You never know who you will meet at the public bath
Since my family’s modest travel plans were canceled by the country’s prolonged fourth state of emergency (or rather, our just determination to respect it), we had ample opportunity to explore our new neighborhood. during the summer holidays. We ended up spending a lot of time in our room sento (public bath).
With a history dating back to the Nara period (710-94) in Japan, when only priests and later sick people were allowed to enjoy them, sentō may not be as popular as it used to be, but they are are still an important part. part of community life in Japan.
Judging by the two public baths within walking distance of our house, this institution is not likely to be gone anytime soon. Both places were packed with naked people every time we went. They are separated by gender, but without thinking too much about social distancing. While at 51 I drastically lowered the average age of clients on some visits, I often saw young dads with their school-aged sons, introducing a new generation to the joy of being naked in public. .
I also met, to my surprise, several tattooed gentlemen in one of the sentries. Come to think of it, I didn’t see any ‘no tattoo’ sign upon entering, but assumed it was only because they were so part of the decor that I didn’t notice them anymore. Although I remain without an illustration myself, in principle I support my tattooed friends in their fight for the right to undress and soak in public.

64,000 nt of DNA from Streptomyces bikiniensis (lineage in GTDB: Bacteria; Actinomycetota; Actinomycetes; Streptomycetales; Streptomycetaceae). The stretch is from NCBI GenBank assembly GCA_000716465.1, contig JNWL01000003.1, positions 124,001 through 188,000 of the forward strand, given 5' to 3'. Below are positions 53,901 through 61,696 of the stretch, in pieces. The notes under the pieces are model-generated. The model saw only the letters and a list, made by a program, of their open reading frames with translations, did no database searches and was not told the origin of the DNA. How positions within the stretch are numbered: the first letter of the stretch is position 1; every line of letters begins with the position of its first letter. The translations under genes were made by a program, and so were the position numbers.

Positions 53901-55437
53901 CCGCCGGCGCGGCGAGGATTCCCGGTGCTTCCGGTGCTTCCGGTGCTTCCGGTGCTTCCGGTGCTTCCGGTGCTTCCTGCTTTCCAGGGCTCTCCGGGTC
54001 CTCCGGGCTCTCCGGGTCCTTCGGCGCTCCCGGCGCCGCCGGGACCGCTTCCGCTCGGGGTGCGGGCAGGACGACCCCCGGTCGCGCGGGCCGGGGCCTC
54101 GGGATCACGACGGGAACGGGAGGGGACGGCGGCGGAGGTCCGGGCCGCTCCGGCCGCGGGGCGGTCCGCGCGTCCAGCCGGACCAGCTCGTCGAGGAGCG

I assumed that the body art I saw in my scent was a real yakuza badge, the kind of tattoos that are the cause of the ban in most facilities – sentō, gyms, beaches. – in the first place. I have to admit that my knowledge of this subject is limited to having seen a few Kinji Fukasaku films. The slicked back hairstyles of the gentlemen in question also match the clichés.
Still, they seemed friendly enough. I accidentally cut her path when we both tried to get into the same little hot tub. “This is it,” I thought. “My life is over.” But he just graciously let me go first, then also entered the pool, which could only comfortably accommodate one guest. Is this what Japanese sentō lovers call sukinshippu (“Skinship”), the special bond that you forge with your fellow citizens naked in hot water?
We haven’t talked much, but it’s probably not necessary for real skin. Even if my Japanese was better than it is, I wouldn’t have known what to say. Probably not: “So… have you organized any interesting crimes recently?” Or “So what about these Yamaguchi-gumi?” Don’t they have a terrible season?
Between them, the tattooed bathers talked a lot, which went against the very rudimentary antivirus protocols of the establishment. But I’m not about to silence a bunch of would-be crime lords.
Later, when I told my Japanese wife about the meeting, she had doubts about my assessment.
“Did you count their fingers?” ” she asked. “It’s a better indicator.” Sometimes I wonder if it’s me or her who’s seen too many old movies.
I don’t know much about the rules of the underworld, but the rules of sentō are simple. Anyone who has mastered onsen (hot spring) bathing without making a fool of yourself will feel at home: undress; soap and rinse every part of your body for an incredibly long time; step into the pools and enjoy as long as you can take the heat; wash again; and then you are free to go.
If, like me, you leave the feeling to go out in the summer heat, the whole exercise turns out to be a bit wasted. You will need to shower again as soon as you get home.
During this time, my wife and our 7 year old daughter also had a meeting in the women’s section of sentō. An elderly lady, the bane of all Métis children, approached them and gave the usual cooing appreciation of our daughter’s kindness and how she could become a role model. The woman left, then apparently had a flash of guilt and came back to add, “And mom too.”
We’re all glad we got into the habit, though. We have now settled our winter nights.
Andreas Neuenkirchen is a German novelist and essayist based in Tokyo.
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